In 2017, a total of 117 children died of gun-related injuries.1 Although an estimated 29% of gun-related injuries are unintentional,1 assault is the most common reason for these injuries.36 Children younger than four years and teenagers 15 to 19 years of age are the most likely age groups among children to be killed unintentionally by guns. The AAP states that the most effective way to prevent unintentional gun-related injuries in children and adolescents is to keep guns out of their homes and communities.37 Strategies recommended by the AAFP include safe storage of guns, screening for intimate partner violence, and screening for and treating depression.38 A 2016 systematic review showed that when laws were implemented restricting the purchase of and access to guns, unintentional gun-related deaths in children declined.39 Similar decreases in fatal shootings occurred when safe storage laws were enacted.40 Regardless of the laws in place, separation and locked storage of guns and ammunition have been independently shown to reduce gun injuries in children.10 Physicians should ask patients whether there are guns in the home and counsel them about the risk of gun-related injury and about safe storage practices. Finally, physicians should consider contacting legislators if local gun laws are not in the best interest of children's safety.41
Falls are the leading cause of unintentional injury in children, although these injuries are less likely to be fatal.1 Approximately 5,000 falls occur from windows (usually from the first three floors) each year.42 Interventions associated with a protective effect include the use of safety gates and carpeted stairs, and teaching children not to climb on objects.6,8 Falls are more likely when children's diapers are changed on a raised surface, when their car seat or bouncer is set on a raised surface, and when walkers are used.6,7
Bicycle, Skateboard, and Scooter Injuries
A 2016 systematic review showed that rural location, lower socioeconomic status, and sidewalk riding are significant risk factors for bicycle-related injuries.43 A Cochrane review showed that helmets reduce the risk of bicycle-related head and brain injuries by 63% to 88% in people of all ages.2 Mandatory helmet-use laws significantly decrease rates of bicycle-related head injury.44 Neither the type of bicycle nor whether the child rides with a companion is associated with injury risk.43 Bicycles should be checked frequently for brake malfunction or loose parts.
The most common injuries associated with skateboarding and motorized scooters are arm fractures and head injury, respectively.45,46 Wearing wrist and elbow pads significantly reduces the risk of skateboarding injury. The AAFP recommends consistent helmet use as well as appropriate helmet legislation.47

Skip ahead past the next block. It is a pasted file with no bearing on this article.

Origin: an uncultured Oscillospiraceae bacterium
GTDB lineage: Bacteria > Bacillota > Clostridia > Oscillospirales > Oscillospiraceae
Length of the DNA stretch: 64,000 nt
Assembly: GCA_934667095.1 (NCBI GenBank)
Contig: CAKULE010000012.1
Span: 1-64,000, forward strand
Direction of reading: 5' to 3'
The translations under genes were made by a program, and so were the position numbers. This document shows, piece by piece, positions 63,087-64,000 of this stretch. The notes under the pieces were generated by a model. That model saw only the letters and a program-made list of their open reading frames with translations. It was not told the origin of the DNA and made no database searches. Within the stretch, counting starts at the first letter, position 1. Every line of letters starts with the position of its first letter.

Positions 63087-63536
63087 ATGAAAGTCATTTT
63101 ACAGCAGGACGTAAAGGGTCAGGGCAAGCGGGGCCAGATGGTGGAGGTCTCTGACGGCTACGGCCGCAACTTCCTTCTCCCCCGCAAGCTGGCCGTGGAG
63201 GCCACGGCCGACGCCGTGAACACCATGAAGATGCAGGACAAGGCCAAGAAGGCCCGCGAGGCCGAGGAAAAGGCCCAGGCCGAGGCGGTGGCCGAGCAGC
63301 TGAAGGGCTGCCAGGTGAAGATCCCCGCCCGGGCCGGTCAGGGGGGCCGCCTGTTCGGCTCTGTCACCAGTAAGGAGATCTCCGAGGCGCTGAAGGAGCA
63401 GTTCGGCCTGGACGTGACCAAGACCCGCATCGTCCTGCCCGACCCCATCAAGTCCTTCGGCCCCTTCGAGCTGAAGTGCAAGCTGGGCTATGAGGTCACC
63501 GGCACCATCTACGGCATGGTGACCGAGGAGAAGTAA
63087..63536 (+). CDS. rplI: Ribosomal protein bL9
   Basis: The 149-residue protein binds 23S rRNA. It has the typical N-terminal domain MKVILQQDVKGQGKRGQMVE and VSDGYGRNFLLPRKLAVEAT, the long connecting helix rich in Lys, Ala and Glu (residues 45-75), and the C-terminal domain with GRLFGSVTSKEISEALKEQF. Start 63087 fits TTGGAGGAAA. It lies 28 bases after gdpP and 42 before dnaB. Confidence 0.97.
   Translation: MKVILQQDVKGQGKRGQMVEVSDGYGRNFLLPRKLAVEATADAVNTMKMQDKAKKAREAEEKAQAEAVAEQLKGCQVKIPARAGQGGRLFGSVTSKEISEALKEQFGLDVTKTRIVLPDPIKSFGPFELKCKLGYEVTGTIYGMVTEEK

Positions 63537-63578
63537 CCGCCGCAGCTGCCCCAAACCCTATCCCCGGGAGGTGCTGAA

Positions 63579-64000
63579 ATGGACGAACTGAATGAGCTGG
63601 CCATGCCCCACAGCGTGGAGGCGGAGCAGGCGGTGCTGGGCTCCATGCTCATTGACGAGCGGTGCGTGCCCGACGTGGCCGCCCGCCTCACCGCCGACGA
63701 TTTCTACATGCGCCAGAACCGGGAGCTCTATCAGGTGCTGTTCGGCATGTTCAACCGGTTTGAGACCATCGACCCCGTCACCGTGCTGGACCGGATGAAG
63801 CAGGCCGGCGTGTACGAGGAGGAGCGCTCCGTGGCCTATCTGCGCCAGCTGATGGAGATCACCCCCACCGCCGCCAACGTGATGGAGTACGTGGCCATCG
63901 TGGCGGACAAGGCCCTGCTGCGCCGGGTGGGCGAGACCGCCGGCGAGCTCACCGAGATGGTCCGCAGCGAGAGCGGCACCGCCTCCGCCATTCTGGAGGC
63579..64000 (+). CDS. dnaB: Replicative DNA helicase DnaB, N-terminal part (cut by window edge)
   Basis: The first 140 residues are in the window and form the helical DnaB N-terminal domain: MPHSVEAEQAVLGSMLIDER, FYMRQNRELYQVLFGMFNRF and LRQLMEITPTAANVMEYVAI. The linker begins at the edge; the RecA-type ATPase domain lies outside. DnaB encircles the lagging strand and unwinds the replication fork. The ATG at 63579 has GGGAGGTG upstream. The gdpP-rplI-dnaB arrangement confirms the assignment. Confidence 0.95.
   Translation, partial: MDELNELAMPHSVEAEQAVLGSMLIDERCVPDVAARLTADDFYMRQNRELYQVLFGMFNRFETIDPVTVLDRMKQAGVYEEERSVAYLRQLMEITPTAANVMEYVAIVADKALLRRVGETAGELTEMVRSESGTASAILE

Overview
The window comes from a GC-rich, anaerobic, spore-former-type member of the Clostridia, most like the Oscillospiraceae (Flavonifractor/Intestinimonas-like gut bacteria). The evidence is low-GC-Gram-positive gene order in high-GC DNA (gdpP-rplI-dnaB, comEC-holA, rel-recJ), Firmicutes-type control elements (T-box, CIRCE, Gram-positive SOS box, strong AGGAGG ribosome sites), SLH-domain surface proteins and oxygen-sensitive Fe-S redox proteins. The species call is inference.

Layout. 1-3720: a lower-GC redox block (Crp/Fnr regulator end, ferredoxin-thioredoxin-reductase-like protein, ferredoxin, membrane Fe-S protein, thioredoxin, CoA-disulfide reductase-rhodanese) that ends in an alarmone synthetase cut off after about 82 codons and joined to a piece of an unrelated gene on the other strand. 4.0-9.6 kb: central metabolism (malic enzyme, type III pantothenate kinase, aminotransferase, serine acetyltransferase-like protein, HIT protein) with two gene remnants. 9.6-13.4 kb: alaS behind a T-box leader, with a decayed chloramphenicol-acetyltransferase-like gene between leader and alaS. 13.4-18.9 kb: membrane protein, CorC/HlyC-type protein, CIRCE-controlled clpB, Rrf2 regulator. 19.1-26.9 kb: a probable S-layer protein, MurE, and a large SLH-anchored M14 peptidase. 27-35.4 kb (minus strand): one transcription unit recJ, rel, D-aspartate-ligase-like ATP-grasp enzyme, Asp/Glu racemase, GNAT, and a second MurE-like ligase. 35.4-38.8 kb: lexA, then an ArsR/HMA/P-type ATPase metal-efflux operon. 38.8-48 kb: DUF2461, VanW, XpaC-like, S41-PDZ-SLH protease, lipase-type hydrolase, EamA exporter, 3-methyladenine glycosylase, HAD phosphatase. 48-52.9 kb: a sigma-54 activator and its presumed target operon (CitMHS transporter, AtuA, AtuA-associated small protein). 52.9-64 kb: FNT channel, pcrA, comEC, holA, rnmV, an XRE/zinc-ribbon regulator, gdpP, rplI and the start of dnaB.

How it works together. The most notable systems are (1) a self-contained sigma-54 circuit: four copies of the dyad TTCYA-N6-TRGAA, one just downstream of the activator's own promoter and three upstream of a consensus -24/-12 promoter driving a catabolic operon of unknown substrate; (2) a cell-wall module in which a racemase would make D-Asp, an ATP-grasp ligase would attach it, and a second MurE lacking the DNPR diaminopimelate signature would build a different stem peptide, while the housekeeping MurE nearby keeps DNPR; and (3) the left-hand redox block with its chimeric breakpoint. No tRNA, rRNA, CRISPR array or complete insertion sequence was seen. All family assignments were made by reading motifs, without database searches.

Effectiveness of Counseling and Intervention
Anticipatory guidance from family physicians is a fundamental part of the well-child examination. Physicians are uniquely positioned to advocate for their patients regarding access to community resources and legislation to improve childhood safety. In a review of national injury data, only 15% of children presenting with injuries were counseled about prevention before the incident.48 There is evidence that office-based counseling increases adherence to recommendations, specifically those related to fire safety, fall prevention, and motor vehicle safety.49 However, more evidence is needed to determine whether counseling reduces overall injury rates. A Cochrane review showed that when parent training programs were implemented, childhood injury rates decreased, specifically in populations with lower socioeconomic status.50 There has been an effort to use new technology such as computer kiosks and smart-phone apps in health care settings to deliver childhood injury–prevention information.51 The use of innovative tools and efforts to connect patients in need with community resources should be considered during all well-child visits to lessen the significant burden that unintentional injury poses to children.
Data Sources: The Cochrane database was searched using the term injury prevention with the terms child, infant, and adolescent. Policy statements from the American Academy of Pediatrics and the American Academy of Family Physicians were reviewed. A Google Scholar search was performed using the terms child, infant, and adolescent in combination with the terms accident prevention, poisoning, falls, injury prevention, burns, fire safety, motor vehicle crash prevention, helmets, unintentional gun, drowning, suffocation, sudden infant death syndrome, gun violence, bicycling, and accidental falls. The search included meta-analyses, randomized controlled trials, guidelines, case studies, policy statements, mortality data from the Centers for Disease Control and Prevention, and recommendation statements from the U.S. Preventive Services Task Force. Search dates: November 15, 2019, to July 19, 2020.